September 22, 2011

'Seeds of Contemplation' and 'The Essential Kabbalah'

Visiting a friend in Regina this summer I purchased a pocket-size copy of the American Catholic Thomas Merton's Seeds of Contemplation from the Religion/New Age section of a little bookstore in a strip-mall.

My copy is in terrible shape. Every time I open the book several new pages come unglued. It's in shambles now, and I'm only half-way through. I enjoy watching it disintegrate as I read it.

Merton's ideas of God are very unlike those I encountered in the Evangelical church. I'd heard he was a somewhat unorthodox Christian (that was what got me interested in reading him), and now I see just how eccentric he is -at least compared to the Christians I've read up 'till now.

For example, in a chapter on faith he writes:

Since God cannot be imagined, anything our imagination tells us about Him is ultimately a lie and therefore we cannot know Him as He really is unless we pass beyond everything that can be imagined and enter into an obscurity without images and without the likeness of any created thing. And since God cannot be seen or imagined, the visions of God we read of the saints having are not so much visions of Him as visions about Him; for to see anything is not to see Him.

That section from Merton reminded me of a piece I'd read in a book that I regularly pull off my shelf: The Essential Kabbalah, compiled and translated by Daniel C. Matt. In that book (also in a section on faith) an unnamed Kabbalist writes,

Every definition of God leads to heresy; definition is spiritual idolatry. Even attributing mind and will to God, even attributing divinity itself, and the name "God" -these, too, are definitions. Were it not for the subtle awareness that all these are just sparkling flashes of that which transcends definition -these, too, would engender heresy.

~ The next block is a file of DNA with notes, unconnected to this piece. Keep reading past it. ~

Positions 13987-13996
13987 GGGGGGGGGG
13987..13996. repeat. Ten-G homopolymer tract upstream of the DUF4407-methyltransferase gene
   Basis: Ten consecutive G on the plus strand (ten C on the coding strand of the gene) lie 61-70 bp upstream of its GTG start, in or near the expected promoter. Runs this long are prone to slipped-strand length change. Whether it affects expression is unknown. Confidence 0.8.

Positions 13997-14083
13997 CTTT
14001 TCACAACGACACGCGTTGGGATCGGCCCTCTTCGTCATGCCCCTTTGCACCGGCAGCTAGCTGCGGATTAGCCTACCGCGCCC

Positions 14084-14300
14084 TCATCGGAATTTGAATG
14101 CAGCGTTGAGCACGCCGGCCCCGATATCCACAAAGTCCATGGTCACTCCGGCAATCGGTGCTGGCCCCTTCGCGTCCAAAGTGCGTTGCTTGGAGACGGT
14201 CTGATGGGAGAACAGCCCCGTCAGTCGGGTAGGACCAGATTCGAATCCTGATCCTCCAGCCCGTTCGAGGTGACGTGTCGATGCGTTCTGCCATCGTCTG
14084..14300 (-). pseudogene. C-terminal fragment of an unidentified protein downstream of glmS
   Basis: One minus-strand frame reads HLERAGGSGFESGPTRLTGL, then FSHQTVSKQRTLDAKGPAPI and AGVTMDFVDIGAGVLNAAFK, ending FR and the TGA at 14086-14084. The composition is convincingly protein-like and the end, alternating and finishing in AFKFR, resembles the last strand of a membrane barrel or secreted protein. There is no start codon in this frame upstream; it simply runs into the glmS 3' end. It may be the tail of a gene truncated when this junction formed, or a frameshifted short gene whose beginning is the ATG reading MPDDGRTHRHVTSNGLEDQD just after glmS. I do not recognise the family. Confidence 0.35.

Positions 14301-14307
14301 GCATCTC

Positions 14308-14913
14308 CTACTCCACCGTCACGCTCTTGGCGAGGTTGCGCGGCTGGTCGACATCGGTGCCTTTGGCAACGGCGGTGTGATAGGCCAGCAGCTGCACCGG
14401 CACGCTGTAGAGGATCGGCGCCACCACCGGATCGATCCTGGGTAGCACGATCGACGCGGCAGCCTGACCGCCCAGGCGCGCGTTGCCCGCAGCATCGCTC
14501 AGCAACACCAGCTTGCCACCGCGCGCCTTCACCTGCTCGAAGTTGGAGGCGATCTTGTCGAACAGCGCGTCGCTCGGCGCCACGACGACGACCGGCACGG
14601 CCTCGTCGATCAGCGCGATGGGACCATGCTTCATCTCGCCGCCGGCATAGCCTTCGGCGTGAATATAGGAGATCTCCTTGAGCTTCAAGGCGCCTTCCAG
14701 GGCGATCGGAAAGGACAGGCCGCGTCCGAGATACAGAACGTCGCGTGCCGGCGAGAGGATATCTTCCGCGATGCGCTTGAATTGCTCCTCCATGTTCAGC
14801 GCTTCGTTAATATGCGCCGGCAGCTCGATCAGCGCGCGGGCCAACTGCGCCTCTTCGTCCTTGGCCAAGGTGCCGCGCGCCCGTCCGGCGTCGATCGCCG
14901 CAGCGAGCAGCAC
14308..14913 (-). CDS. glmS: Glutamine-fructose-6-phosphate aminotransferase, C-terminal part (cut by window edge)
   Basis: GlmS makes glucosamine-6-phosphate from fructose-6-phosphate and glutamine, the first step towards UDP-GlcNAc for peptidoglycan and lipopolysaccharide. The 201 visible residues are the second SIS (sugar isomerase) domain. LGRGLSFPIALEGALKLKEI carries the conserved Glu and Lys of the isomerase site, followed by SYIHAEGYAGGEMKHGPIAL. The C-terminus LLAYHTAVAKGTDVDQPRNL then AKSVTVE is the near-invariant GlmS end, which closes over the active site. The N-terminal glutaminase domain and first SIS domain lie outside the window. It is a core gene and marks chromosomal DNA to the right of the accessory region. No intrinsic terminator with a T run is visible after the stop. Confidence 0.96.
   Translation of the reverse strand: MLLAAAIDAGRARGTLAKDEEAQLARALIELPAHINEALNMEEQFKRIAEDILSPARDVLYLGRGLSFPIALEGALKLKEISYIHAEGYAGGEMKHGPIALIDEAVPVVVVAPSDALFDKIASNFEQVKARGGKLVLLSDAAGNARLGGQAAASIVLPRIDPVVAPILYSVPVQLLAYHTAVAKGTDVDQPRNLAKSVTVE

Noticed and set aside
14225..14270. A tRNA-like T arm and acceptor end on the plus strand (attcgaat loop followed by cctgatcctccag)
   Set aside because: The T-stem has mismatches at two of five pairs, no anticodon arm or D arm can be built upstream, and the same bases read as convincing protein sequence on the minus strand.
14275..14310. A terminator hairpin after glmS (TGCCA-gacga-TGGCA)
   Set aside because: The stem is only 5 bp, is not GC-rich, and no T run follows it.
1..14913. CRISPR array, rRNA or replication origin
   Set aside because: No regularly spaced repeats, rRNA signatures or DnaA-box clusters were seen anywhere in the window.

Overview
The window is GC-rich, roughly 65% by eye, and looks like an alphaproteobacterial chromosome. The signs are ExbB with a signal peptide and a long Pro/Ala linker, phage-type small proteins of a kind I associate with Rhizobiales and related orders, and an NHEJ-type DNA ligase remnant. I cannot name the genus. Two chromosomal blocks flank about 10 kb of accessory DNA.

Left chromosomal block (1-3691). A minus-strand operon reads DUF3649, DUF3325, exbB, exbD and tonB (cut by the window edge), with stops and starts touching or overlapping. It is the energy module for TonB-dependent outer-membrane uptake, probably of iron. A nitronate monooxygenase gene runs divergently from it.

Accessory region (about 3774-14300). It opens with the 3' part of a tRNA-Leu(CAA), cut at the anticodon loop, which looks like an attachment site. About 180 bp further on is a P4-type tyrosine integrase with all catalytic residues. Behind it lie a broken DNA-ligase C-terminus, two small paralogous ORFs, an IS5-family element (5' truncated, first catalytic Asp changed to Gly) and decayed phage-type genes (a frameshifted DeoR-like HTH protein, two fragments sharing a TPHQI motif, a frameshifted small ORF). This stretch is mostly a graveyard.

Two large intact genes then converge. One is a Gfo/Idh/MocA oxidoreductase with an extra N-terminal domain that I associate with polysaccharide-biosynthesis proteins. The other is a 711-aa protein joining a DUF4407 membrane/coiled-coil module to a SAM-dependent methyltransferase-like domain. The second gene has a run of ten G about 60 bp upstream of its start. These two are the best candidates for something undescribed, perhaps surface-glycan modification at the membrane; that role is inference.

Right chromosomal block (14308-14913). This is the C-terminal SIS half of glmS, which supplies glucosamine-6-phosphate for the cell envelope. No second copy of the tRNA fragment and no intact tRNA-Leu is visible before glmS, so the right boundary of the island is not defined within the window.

... As the human spirit verges on complete clarity of faith, the final subtle shell of corporeality falls away -attributing existence to God. For truly, existence, however we define it, is immeasurably remote from God. The silhouette of this denial resembles heresy but when clarified is actually the highest level of faith. Then the human spirit becomes aware that the divine emanates existence and is itself beyond existence. What appeared to be heresy, now purified, is restored to purest faith. But this denial of existence in God ...requires exquisite insight.
(emphasis mine)

It could be that Merton would differ with the Kabbalist, but their ideas seem complimentary to me.

2 comments:

forrest said...

Nice to have you back Matt.

My response at the moment: the quotation font is a little too small. Especially since blog reading (for me) occurs with fuzzy eyes between 6 and 7 a.m.

Thanks for asking.

s$s said...

thanks Forrest. Nice to be back.

I'll change the size, and no one will know what this is all about.